General Atomics Aeronautical Systems (GA-ASI) has successfully demonstrated an Automatic Dependent Surveillance-Broadcast (ADS-B)-based surveillance system’s capability to enable the Guardian Predator B remotely piloted aircraft (RPA), to safely share civilian airspace.
Conducted along with the US Department of Homeland Security, Customs and Border Protection, and the FAA, the tests validated the Predator/Gray Eagle-series aircraft’s ability to fly in close cooperation with the National Airspace System (NAS).
An ADS-B-capable BAE Systems’ AN/DPX-7 military grade Identification Friend or Foe (IFF) transponder prototype, which can interoperate with both military and civilian ATC surveillance systems, was also used in the demonstration.
During the test, the RPA’s ADS-B in and out-capable transponder detected other ADS-B-equipped aircraft and notified Air Traffic Control (ATC) of its location and velocity respectively enabling provision of enhanced situational awareness to pilots.
The test not only validated unmanned aircraft capacity to fly safely in domestic and international airspace, but also ensured interoperability with civilian air traffic rules and regulations.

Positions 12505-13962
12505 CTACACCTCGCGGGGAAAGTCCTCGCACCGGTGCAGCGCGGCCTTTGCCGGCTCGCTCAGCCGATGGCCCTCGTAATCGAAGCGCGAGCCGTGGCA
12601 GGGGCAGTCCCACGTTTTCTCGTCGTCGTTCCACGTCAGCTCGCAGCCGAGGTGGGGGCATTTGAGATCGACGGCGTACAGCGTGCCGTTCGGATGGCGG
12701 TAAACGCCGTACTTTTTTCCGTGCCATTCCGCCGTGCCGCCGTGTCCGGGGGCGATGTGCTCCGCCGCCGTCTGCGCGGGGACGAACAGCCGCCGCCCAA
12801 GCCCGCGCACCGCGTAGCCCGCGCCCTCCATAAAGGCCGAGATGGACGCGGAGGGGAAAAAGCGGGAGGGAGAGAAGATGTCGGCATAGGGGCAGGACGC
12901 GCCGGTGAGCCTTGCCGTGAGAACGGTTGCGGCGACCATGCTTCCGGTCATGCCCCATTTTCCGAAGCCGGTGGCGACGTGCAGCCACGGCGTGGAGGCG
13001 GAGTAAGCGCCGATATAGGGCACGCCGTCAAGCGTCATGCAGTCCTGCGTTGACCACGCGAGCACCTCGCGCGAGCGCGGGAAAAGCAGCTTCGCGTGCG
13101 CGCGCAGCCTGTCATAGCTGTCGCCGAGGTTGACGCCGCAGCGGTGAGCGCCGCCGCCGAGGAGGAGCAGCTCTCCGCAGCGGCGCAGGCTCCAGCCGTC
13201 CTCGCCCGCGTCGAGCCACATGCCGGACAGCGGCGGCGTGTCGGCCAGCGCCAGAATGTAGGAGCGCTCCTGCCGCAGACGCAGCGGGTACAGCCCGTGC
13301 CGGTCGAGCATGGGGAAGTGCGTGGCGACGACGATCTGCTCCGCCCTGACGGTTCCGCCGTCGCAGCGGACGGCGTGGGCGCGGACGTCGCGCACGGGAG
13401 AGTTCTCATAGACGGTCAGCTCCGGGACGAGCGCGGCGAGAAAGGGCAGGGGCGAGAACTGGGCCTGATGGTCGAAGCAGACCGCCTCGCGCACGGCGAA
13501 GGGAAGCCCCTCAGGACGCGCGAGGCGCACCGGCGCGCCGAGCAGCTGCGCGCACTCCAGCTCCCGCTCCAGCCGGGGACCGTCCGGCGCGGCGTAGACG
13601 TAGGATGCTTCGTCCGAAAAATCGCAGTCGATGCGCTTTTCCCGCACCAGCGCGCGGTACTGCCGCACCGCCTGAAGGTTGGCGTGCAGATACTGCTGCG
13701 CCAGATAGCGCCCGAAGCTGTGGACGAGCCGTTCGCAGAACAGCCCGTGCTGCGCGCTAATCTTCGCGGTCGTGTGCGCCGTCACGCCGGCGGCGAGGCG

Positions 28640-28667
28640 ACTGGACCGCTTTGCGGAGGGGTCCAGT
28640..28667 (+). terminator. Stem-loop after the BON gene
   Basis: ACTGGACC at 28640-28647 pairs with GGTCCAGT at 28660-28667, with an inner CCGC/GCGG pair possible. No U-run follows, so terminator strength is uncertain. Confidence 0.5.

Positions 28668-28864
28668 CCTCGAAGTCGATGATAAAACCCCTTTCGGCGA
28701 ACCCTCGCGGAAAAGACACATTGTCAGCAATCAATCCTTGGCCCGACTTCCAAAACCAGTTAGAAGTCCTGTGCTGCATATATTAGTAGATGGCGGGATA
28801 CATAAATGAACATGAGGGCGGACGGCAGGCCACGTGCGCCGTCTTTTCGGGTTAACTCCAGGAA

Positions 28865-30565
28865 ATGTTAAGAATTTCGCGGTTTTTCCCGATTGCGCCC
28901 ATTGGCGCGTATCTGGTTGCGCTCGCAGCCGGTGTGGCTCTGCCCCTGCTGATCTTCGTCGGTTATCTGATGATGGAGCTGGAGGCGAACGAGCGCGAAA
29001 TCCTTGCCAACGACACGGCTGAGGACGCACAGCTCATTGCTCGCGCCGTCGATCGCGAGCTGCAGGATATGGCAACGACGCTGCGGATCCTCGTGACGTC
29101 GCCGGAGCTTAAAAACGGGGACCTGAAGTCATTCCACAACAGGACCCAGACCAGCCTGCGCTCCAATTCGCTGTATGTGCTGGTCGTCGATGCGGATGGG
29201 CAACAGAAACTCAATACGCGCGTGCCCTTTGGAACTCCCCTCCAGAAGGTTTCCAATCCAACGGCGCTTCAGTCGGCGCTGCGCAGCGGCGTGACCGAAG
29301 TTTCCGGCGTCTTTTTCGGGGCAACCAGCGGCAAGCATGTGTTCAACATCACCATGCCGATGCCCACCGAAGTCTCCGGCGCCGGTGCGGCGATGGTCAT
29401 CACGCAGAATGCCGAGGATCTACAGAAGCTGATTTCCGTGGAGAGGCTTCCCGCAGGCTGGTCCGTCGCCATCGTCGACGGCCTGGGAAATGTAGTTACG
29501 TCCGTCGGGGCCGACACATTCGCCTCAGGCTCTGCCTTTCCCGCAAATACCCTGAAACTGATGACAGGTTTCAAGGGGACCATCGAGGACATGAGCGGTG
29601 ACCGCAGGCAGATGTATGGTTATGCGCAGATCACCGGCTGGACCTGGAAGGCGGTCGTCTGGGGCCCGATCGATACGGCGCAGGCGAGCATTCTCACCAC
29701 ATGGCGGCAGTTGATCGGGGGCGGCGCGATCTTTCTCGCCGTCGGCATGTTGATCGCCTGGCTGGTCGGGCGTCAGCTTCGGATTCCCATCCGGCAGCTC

GA-ASI Aircraft Systems Group president Frank Pace said: "We are working closely with the FAA [Federal Aviation Administration], other governmental agencies, and industry partners to advance the safety of RPA.
"We believe ADS-B will play a key role in a future sense-and-avoid system and will support the FAA’s ‘Next Gen’ initiative, so this is a step in the right direction."
The GPS-based surveillance system is part of the FAA’s efforts to convert US ATC system from a ground-based system to a satellite-based system.
As part of its plans, all aircraft flying above 10,000ft or in the vicinity of major US airports have been ordered by the FAA to be ADS-B equipped by 2020.
Image: The first MQ-9 Reaper Unmanned Aerial Vehicle at Creech Air Force Base, Nevada, US. Photo: courtesy of Senior Airman Larry E. Reid Jr, USAF.